Jeremy turns off his phone—Week #1 as a Foreign National

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It is a (somehow) both sunny and rainy (and hail earlier this morning) Thursday on the emerald isle and I’ve enjoyed a lively week as a Foreign National in Galway – having successfully tripped the alarm of the office twice, locked myself out of the offices at least three times, and learned what a cold, driving rain for three straight days does to one’s spirits and dress shoes.

That is to say I am having a blast, working with the local colleagues on a 2014 fundraising plan for a growing organization and keeping up with my various projects in the States. Some initial reactions to this strange and wonderful week:

The working day is quite civil, from half 9 to half 5, with an hour’s lunch at 1pm and tea at 4pm or so. I’ve been an 11:30 am lunch guy forever so a bit of an adjustment. With every meeting there is coffee or tea. I am going to have to switch over to tea or stroke out from the caffeine. Plus the drip coffee here is not that grand.

But, I have a lovely breakfast at my B&B every day: smoked salmon and poached eggs. The proprietor of the establishment is a delightful woman and excellent cook. She has a clear, bright singing voice and sings popular songs while she cooks, so it is Katy Perry’s “Wrecking Ball” as she delivers my vittles.

When the sun is out, Galway is out. On Sunday it was warm and sunny in the morning, and I took a long walk along the bay with the rest of the town. I saw some sea swimmers, old men who will live to be 100 no doubt swimming in the Irish Atlantic in November.

The dogs of Galway have a great life. They are always off leash along the bay, politely minding their business and having their own fun. They don’t bark and never jump on you. Why aren’t American dogs this way? Why aren’t American children this way?

The Western Irish of Galway are mad, mad joyful jaywalkers. At every opportunity, at every intersection, with abandon. It is a bit of a civic pursuit, characteristic of what seems to be a benevolent disregard for authority. Which I recognize in myself.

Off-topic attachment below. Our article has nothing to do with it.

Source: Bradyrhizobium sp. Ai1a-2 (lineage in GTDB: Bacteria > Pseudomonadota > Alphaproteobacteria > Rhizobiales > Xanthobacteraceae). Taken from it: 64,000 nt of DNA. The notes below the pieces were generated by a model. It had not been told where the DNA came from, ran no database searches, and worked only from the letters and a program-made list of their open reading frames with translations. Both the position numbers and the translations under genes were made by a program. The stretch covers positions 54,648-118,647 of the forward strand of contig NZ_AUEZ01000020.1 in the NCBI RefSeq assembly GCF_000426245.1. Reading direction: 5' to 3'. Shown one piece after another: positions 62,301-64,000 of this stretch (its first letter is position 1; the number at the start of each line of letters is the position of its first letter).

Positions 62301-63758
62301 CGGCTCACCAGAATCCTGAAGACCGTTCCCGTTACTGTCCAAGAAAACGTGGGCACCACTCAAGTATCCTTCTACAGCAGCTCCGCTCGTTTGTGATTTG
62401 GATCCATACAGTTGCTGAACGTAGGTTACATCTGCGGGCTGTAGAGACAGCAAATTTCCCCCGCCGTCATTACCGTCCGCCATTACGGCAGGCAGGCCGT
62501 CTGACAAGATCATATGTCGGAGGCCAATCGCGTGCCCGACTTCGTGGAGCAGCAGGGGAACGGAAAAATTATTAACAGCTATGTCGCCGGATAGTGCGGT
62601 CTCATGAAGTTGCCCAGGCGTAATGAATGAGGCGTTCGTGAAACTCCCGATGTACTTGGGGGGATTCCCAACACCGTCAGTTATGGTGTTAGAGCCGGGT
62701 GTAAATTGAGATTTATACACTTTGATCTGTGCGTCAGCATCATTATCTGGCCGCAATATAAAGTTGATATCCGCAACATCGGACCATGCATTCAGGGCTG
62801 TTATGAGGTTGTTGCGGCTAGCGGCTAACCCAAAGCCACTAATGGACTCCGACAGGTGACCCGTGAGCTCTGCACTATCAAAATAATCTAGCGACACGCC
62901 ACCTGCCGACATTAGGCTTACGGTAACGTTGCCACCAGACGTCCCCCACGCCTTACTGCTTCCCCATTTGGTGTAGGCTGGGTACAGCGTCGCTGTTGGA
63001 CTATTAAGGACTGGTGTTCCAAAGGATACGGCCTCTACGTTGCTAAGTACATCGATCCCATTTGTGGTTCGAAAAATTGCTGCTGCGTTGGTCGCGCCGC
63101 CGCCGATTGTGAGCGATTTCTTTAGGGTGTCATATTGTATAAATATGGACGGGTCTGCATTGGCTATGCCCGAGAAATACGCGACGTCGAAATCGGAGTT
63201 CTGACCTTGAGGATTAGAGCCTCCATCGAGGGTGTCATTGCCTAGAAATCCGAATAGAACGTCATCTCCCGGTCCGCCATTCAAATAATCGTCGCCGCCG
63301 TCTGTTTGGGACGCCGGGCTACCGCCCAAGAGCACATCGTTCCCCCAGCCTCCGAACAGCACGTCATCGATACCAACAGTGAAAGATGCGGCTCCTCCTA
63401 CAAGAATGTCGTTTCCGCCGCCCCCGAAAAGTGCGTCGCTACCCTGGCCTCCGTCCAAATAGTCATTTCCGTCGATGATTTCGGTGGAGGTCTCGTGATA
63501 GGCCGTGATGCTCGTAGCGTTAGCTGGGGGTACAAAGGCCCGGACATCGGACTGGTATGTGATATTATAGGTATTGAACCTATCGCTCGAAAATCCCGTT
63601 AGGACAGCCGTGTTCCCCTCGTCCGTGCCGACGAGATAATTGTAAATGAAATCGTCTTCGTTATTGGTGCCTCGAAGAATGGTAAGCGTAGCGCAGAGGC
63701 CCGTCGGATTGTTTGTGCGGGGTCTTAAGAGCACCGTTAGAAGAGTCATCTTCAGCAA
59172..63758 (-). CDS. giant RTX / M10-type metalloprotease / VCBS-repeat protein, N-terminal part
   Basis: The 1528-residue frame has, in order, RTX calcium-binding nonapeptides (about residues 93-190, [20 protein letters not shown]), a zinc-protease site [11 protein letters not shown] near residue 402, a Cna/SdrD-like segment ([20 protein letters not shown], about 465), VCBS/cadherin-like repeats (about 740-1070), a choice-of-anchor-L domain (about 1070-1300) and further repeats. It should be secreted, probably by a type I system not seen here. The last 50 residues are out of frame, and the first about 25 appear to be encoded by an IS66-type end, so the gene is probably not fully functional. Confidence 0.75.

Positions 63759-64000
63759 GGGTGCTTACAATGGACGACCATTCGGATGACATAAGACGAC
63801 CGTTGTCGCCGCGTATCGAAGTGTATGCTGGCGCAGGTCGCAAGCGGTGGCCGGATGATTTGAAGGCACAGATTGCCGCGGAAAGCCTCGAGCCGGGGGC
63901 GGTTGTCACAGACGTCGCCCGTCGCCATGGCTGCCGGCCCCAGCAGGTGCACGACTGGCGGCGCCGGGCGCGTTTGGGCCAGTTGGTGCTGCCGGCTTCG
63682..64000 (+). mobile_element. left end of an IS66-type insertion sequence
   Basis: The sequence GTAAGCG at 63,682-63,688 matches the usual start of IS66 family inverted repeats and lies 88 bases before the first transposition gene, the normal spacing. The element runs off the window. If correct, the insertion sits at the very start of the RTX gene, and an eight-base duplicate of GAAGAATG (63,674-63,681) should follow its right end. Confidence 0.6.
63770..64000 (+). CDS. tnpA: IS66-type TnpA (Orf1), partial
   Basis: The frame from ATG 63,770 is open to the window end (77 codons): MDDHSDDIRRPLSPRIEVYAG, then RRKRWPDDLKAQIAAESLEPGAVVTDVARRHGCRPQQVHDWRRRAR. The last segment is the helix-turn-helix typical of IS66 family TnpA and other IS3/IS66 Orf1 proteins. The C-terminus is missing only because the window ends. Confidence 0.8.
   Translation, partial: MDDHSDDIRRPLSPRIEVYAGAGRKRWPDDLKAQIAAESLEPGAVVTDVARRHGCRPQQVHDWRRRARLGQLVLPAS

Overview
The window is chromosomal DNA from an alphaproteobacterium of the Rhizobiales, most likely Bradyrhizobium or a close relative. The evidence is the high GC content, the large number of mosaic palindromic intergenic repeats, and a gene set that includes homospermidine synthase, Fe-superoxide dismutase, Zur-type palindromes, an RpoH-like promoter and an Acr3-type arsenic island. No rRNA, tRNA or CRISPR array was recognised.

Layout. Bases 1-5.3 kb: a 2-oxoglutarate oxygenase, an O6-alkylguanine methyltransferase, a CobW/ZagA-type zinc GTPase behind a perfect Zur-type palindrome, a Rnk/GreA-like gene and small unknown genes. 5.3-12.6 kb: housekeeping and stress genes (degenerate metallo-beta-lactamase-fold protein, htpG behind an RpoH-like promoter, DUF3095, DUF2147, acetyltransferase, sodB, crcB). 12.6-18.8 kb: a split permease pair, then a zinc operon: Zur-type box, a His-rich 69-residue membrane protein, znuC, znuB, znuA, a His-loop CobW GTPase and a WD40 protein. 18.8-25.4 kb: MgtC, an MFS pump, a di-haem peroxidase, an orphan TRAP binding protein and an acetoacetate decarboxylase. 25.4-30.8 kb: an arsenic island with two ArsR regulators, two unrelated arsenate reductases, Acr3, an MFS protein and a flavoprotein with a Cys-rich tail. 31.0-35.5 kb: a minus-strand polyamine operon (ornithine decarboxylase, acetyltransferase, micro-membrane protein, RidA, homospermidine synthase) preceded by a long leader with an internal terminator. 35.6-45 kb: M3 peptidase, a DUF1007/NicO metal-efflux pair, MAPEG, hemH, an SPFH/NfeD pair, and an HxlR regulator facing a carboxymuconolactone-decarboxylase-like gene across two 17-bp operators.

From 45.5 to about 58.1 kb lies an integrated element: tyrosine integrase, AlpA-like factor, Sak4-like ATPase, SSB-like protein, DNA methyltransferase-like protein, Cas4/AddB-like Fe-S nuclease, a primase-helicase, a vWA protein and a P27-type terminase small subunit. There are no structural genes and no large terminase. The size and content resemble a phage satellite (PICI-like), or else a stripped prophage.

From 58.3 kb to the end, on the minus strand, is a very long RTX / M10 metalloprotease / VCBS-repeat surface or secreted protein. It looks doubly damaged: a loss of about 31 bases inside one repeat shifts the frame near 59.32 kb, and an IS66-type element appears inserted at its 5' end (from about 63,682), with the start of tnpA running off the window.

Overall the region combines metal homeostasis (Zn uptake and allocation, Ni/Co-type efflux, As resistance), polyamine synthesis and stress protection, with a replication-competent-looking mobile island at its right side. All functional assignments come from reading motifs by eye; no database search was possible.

My technology so far has failed me completely—phones that won’t work, ipads that won’t charge, junky wi-fi., banking problems. All to the good but when I return AT&T and I are going to have a Real Talk about our relationship and mutual expectations.

I travel alone most of the time and have become immune to eating in restaurants by myself. I now realize that my huge crutch has been my phone, with friends to text, Facebook posts to admire, Yelp check-ins to navigate, and artful photographs of my beef pho to compose.

My I-Phone has been my steadfast little buddy in my solo work adventures the last couple of years. The irony is that there is a major media campaign ongoing in the US at the moment, “Jeremy turn off your phone” via t-mobile.

Off to a black tie fundraiser tomorrow—had to rent a tuxedo, despite owning two in the States. The trials and tribulations of a 4000 mile commute.

About jeremymhatch

If I could, I'd write about nothing but tacos. Alas, I am fundraising and leadership consultant in the arts, focusing on contributed revenue growth for organizations. Send me a compliment or complaint. And the location for the good tacos in your town.
This entry was posted in Cultural Entrepreneurship, Irish Adventures. Bookmark the permalink.

2 Responses to Jeremy turns off his phone—Week #1 as a Foreign National

  1. harnessleads says:

    Puts my life-long dream of working in another country in perspective! Enjoy the adventure and keep sharing your observations. I see why fundraising is different there…hard to make those meetings in a driving rain!

  2. Christina Lear says:

    Don’t pretend like you think Katy Perry sings “Wrecking Ball.” I know you are following the destruction of Miley Cyrus via snarky New Yorker articles.

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